Simon R Galley
03-14-2012, 09:19 AM
Dear Calebkaboom,

The APUGGERS above have given an excellent summation of the differences between HP5+ and DELTA Professional 400:

The fundamental is that HP5+ is indeed a conventional type film which is very forgiving and has excellent latitude and an excellent all round film.

DELTA Professional 400 is a very modern film using 'CCG' or controlled crystal growth technology, this gives very fine grain negatives ( for the relative speed) and some cases may not have the latitude and is less forgiving in relation to poor exposure control or processing regime.

You can check out our website www.ILFORDPhoto.com and also if you PM me your home address I will post you some literature etc that will give much more detail. Good Luck.


Simon. ILFORD hoto / HARMAN technology Limited :

03-15-2012, 07:09 PM
Thanks so much everyone for the excellent advice.

I processed my first roll of the Delta Professional today in Photo class and as far as I can tell the negatives look pretty good to me. Comparable to the ones I took with the HP5+ film earlier this month. I got one negative with a picture of a lion statue on a fountain in the dark with light coming from the bottom of the pool. I wasn't sure if it would come out or not, but the negative looks great and has excellent contrast, so I'm excited to print.

Thanks so much again for sharing your knowledge with a beginner.

Colin Corneau
03-15-2012, 08:28 PM
Once again - three cheers for Simon...over and above, indeed.

03-15-2012, 08:34 PM
HP5 is Legendary!

brian steinberger
03-15-2012, 09:27 PM
I've used both and HP5 is by far my favorite. I went through a phase where I thought Delta was better, but then found myself missing HP5. HP5 has better tonality, nicer grain (though more grain), and sharper. Plus, it pushes better. I think Delta 100 is a closer rival to FP4 than Delta 400 is to HP5.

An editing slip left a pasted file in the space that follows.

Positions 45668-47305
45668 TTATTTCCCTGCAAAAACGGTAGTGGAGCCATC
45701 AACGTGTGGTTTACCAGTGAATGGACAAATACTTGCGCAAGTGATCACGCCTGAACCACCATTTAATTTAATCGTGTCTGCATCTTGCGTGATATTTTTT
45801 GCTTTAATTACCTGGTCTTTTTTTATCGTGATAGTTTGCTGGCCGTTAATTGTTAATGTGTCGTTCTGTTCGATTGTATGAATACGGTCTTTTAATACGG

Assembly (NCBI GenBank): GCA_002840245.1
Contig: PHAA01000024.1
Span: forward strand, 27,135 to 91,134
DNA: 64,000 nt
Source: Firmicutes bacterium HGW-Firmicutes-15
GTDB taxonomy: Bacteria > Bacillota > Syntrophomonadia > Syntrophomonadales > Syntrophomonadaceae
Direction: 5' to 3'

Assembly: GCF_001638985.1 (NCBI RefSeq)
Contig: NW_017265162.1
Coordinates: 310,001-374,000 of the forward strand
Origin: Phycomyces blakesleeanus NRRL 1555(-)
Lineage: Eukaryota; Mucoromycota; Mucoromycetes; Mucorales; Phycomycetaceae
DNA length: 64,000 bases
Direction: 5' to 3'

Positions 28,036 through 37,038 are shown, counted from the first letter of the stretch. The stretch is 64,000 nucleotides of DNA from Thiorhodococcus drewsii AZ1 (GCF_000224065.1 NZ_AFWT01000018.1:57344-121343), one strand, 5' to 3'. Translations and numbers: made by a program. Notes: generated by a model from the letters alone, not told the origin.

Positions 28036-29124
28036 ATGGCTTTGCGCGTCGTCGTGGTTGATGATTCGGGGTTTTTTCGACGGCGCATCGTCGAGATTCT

03-15-2012, 11:46 PM
I actually prefer Delta 400 over HP5+

Why? Because HP5+ is so close to Tri-X, that I'd rather use Tri-X for those things.

However, as Delta 400 is significantly different than either, I like it better than the HP5+ i'd rather use tri-x for.

I do like the look...


Delta 400 in Rodinal 1:100 on Ilford MGIV RC

03-22-2012, 04:23 PM
Simon R Galley,

I received the package in the mail today with the reading. Thank you very very much. I really appreciate you going above and beyond to teach me the ropes. I think I've learned a lot more about film from the information your provided.

I decided when making prints out of my first Delta Professional roll that HP5+ suits my taste better. I brought the other two rolls back to the local store I bought them from and exchanged them for HP5+.

Thanks again everyone! I think I'm going to like this forum.

03-22-2012, 04:54 PM
I understand that HP5 is probably the better choice right now, but don't discount Delta 400. I'm not sure what developing time you used, but if you used the same time as for HP5, your negative would have come out underdeveloped, which results in a loss of contrast and shadow detail. When you decide to develop on your own, try Delta again, and develop for the proper time.

You may not like it, but I think you should at least give the film a fair shake.

03-22-2012, 06:11 PM
T-grain films, such as Delta and Tmax, when used in conjunction with developers like Tmax developer, have much shorter developing times then HP5 or TriX. A developing time of 7 - 8 minutes makes it much easier to finish a roll of film in a single class period. With many developers HP5 and the like can take 13 -15 minutes. This is one of the major reasons high school photo teachers favor Delta and Tmax.